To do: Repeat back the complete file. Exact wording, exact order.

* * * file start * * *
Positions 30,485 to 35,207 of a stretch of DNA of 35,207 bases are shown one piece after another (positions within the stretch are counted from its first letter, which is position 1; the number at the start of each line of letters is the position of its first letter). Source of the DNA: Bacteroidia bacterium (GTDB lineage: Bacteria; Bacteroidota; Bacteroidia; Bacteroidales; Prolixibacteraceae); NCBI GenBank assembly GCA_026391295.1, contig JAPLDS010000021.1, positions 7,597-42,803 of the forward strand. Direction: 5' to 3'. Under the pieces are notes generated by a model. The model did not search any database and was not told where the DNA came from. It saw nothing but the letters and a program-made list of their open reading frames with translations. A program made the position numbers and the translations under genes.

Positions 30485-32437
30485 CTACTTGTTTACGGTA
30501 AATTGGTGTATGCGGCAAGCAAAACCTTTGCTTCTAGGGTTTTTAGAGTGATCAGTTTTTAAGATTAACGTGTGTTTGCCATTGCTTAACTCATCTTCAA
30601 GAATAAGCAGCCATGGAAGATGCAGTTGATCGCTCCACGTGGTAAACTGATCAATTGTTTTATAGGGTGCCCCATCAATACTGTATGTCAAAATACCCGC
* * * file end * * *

Positions 30,485 to 35,207 of a stretch of DNA of 35,207 bases are shown one piece after another (positions within the stretch are counted from its first letter, which is position 1; the number at the start of each line of letters is the position of its first letter). Source of the DNA: Bacteroidia bacterium (GTDB lineage: Bacteria; Bacteroidota; Bacteroidia; Bacteroidales; Prolixibacteraceae); NCBI GenBank assembly GCA_026391295.1, contig JAPLDS010000021.1, positions 7,597-42,803 of the forward strand. Direction: 5' to 3'. Under the pieces are notes generated by a model. The model did not search any database and was not told where the DNA came from. It saw nothing but the letters and a program-made list of their open reading frames with translations. A program made the position numbers and the translations under genes.

Positions 30485-32437
30485 CTACTTGTTTACGGTA
30501 AATTGGTGTATGCGGCAAGCAAAACCTTTGCTTCTAGGGTTTTTAGAGTGATCAGTTTTTAAGATTAACGTGTGTTTGCCATTGCTTAACTCATCTTCAA
30601 GAATAAGCAGCCATGGAAGATGCAGTTGATCGCTCCACGTGGTAAACTGATCAATTGTTTTATAGGGTGCCCCATCAATACTGTATGTCAAAATACCCGC